I talk about misrepresenting tabletop games with false monikers like "Euro game"/"German-style game" and "American-style game". We need to avoid throwing out these vague and inaccurate terms, and here's why.
So, where do these false monikers come from? Have you heard about the new 4K TVs? What the majority of the consumer market will likely not understand for some time is that this is a false moniker. It misrepresents the product for the purposes of marketing. Odds are your brand new 4K TV is not actually a 4K TV, it is more likely a UHD TV (Ultra High Definition TV). So, why isn't it pitched and sold as a UHD TV? It's because focus groups and marketing "experts" feel that the difference between a 4K TV and a UHD TV is negligible. They feel that the average consumer is confused about the advantages of a UHD TV compared to an HD TV or a Full HD TV. They believe that 4K is catchier, easier to remember and easier to say. The important thing to remember is that this moniker does not truthfully or accurately describe your TV.
This happens in the tabletop industry every time a gamer blurts out absurd terms like "Euro game", "German-style game" or "American-style game". Most gamers, especially those more familiar with the hobby, probably find these false monikers acceptable. They are trendy and easy to remember, but do not truthfully or accurately describe a game. With the success and popularity of Settlers of Catan, the industry decided that a German game designer has set the standard for what a game should be like. The industry said to the American market, "This German did awesome, make your games like the Germans and you will do awesome". There's a lot of factors at play, but the big picture view suggests this is what reignited the industry in the United States.
Well, I suppose I would find Settlers of Catan to be one of the least Euro of Euro games I have played. It sure relies an awful lot on luck. And do American designers only make games that rely on luck or elimination? Sid Sackson and the 1960s may have something to say about that, as well as quite a few modern designers. Also, German designers, and other European designers, make games with luck and/or elimination. Obviously, these false monikers are too broad to be useful in any way. Just like calling your new UHD TV a 4K TV, it's popular and trendy to refer to "good" games as Euro games; though, certainly vague and inaccurate. From a design standpoint, it has never in my life occurred to me to consider if my games are more American-style than German-style.
In fact, let's look at how most designers, hobbyists and consumers view games. At the top of the family tree we have "Games". Let's start here. Now do we want to make a "Video Game" or a "Tabletop Game". Obviously, we are going to branch off into Tabletop Game. Now, what kind of Tabletop Game do we want to make? Well, we could go with a "Board Game", "Card Game", "Dice Game", "Miniatures Game" or "Pencil and Paper Game". The first thing I want to point out is how a board game is a sub class of a tabletop game. A lot of people seem to overlook that. Then note, as we more accurately describe and define the kind of game we are making, there is no use of those catchy false monikers. They aren't relevant.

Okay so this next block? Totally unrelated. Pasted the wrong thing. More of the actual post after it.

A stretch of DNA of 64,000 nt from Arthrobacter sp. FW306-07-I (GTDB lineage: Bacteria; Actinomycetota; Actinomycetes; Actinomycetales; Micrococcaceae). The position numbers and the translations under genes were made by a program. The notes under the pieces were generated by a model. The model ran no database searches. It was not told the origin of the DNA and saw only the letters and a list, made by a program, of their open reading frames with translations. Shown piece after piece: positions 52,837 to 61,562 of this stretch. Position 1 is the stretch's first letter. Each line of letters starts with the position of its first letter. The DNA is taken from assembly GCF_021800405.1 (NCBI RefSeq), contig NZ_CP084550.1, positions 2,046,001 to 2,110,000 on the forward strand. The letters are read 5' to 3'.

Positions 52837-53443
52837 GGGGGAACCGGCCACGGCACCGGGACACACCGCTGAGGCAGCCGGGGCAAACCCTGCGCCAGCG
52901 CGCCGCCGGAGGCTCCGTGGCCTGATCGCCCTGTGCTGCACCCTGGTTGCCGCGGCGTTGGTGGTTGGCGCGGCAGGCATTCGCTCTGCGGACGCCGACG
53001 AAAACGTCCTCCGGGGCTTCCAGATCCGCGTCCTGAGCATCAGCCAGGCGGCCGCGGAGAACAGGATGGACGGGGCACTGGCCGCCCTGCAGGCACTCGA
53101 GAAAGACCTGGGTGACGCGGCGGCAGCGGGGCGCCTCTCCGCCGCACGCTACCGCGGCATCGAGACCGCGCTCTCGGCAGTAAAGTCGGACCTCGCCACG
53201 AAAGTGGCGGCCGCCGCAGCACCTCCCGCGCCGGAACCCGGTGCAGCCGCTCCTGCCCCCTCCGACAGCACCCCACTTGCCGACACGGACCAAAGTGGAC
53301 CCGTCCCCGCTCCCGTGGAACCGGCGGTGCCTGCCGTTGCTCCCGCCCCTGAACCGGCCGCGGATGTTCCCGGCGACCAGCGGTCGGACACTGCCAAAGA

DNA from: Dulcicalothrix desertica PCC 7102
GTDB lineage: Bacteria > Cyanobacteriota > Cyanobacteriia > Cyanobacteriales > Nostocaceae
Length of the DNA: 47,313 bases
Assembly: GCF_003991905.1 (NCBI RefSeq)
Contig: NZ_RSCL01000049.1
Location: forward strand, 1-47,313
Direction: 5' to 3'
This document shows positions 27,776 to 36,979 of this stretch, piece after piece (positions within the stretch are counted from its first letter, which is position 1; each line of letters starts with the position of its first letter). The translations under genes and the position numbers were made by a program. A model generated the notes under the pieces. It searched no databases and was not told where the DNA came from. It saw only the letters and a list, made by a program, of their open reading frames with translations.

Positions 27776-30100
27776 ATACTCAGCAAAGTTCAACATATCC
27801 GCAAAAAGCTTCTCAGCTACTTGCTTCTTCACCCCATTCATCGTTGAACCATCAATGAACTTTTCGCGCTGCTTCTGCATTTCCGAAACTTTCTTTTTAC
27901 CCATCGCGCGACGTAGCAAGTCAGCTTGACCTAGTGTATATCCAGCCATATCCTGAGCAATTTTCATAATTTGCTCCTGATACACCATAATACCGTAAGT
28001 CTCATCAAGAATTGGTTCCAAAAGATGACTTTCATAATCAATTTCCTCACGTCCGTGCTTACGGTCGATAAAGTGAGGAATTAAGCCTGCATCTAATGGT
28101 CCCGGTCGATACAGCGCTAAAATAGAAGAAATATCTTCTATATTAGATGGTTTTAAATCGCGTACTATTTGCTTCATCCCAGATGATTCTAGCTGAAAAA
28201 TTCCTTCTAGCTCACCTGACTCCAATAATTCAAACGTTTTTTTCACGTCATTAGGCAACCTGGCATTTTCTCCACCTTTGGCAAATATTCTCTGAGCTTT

I wouldn't call this a definitive list of high order categories. However, I believe the scope of this list is far more accurate than many of the so-called definitive lists you will find on the web. Many of these lists mistakenly start including settings, themes or skills into this level of classification. This is a mistake because many of these extra game categories can be, and often are, lower order elements of what's listed.
For example, a couple of the most well known US board game sites on the web start listing categories like "political" and "nautical" along side "card", "dice" and "miniatures". Do I have to choose between a game about sailing over a game that uses dice? That doesn't make much sense to me. Am I not able to have both a card game and a board game about sailing? These are clearly sub-classes. What's interesting to me is that, even at this level of classification, there is no mention of our false monikers.
These terms also don't mean anything to the average consumer and to describe games in this way is a false representation. The terms carry very little (if any) weight. They also obfuscate what should be clearly defined and consistent classification. I think we serve the tabletop industry better by rejecting these terms as acceptable references to the types of games we play.
Article by yours truly, Noble Valerian. Feel free to leave your thoughts, quips and retorts in the comments!
Digital Arts Instructor